Electoral Basis Of The Twoparty System

Electoral Basis of the Two-Party System In the article Electoral Basis of the Two Party System by Maurice Duverger, the political party systems are dissected and looked at from many points of view. Democratic countries can have the political party system range from a two party system, such as the one in the United States, to a many party system, such as the party system in France and Italy. This article also gives the specific views of those few people whom are opposed to the political party systems as well as those few that are for the political party systems. In speaking of those that are in opposition to the political party system, many views and opinions are expressed.

The political party system is called a party oligarchy because of the way the election process occurs. The article says, The party oligarchy is widened without ever becoming a democracy, for the election is carried out by the members, who are a minority in comparison with those who give their votes to the party in general elections. Duverger also states that parties usually tend to create an opinion formed by propaganda and improper procedure, such as the ballot procedure.

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In conclusion, the party system is less a photograph of opinion is a projection of the party system. According to this statement, Duverger expresses that the general development of parties tries to emphasize their deviation from the democratic regime [which is a mode of system of rule or government]. The electoral processes are gradually losing ground in the appointment of leaders by nomination or co-option. Because of this fact, discipline among members is tightened both by these material means and by an even greater effort of propaganda and persuasion which leads them to venerate the Party and its leaders and to believe in their infallibility.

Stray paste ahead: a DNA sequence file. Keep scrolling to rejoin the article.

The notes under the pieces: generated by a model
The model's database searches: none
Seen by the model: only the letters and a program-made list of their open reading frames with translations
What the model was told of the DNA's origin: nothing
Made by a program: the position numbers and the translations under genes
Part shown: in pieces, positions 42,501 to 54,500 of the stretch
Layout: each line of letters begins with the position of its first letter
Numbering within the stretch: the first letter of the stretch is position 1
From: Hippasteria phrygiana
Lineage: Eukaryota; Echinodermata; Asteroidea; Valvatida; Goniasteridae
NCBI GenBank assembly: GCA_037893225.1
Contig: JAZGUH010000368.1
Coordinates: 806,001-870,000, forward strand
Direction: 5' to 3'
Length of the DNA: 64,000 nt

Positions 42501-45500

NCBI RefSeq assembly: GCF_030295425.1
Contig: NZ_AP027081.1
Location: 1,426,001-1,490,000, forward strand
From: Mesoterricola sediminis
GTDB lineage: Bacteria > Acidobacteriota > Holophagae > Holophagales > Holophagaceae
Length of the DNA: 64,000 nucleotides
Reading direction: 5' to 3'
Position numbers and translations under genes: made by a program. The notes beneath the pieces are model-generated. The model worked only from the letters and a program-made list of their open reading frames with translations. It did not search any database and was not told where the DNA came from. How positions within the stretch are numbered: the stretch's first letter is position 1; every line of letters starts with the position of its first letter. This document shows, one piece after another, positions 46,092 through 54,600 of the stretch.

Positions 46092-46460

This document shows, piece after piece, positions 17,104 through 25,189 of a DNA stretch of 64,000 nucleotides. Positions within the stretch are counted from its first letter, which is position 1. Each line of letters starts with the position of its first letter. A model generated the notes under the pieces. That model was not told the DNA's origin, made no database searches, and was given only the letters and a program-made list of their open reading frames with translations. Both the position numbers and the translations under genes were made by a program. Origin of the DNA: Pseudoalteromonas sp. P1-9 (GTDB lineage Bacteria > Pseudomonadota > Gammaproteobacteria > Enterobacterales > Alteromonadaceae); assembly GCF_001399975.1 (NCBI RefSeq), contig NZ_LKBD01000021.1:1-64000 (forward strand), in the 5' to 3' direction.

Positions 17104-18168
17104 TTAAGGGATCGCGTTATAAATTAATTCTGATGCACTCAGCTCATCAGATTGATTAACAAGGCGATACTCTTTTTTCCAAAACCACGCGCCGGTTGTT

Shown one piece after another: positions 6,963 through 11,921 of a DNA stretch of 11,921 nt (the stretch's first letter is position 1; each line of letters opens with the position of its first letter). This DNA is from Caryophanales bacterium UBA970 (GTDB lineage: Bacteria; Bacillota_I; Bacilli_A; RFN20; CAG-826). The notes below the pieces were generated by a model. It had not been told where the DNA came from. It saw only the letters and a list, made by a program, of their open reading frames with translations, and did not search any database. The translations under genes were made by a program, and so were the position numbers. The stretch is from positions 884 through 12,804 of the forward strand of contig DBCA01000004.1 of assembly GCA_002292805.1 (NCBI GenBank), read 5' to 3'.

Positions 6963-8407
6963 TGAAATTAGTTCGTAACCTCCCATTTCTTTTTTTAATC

This statement leads others to believe that a system without political parties would be better for the country as well as for the governmental system of that particular country. Democracy was built on the basis of the eighteenth-century philosophical ideas, which the experts think is true and justifiable.Duverger states that all governments are oligarchic, which means the domination of many by the few. Governments of all types imply discipline, which means All discipline is imposed from without: self-discipline is itself the result of education, which implies a prior external discipline, and is always very limited. After looking at a few things that are wrong with governments and why the political party system should be non-existent, true democracy is something different, more modest but more real. It is defined in the first place as liberty for the people and for all sections of the people, as the 1793 Constituents put it.

Not only liberty for those privileged by birth, fortune, position, or education, but real liberty for all, and this implies a certain standard of living, a certain basic education, some kind of social equality, some kind of political equilibrium. The article then states information about countries, such as Africa, Asia, and South America, where the parties are in formal character: rival factions struggle for power, using the voters as a soft dough to be kneaded as they will; corruption develops and the privileged classes take advantage of the situation [referring to the lack of education, fortune, position, and birth status in the lower classes] to prolong their controlThe structure of the transitional regime must however be such that it will not destroy their control [of the situation at hand].Single-party regimes is the next topic in the Duvergers agenda. He states in the article that the deepest significance of political parties is that they tend to the creation of new elites, and this restores to the notion of representation its true meaning, the only real one. All government is by nature oligarchic [,] but the origins and the training of the oligarchs may be very different [,] and these determine their actions.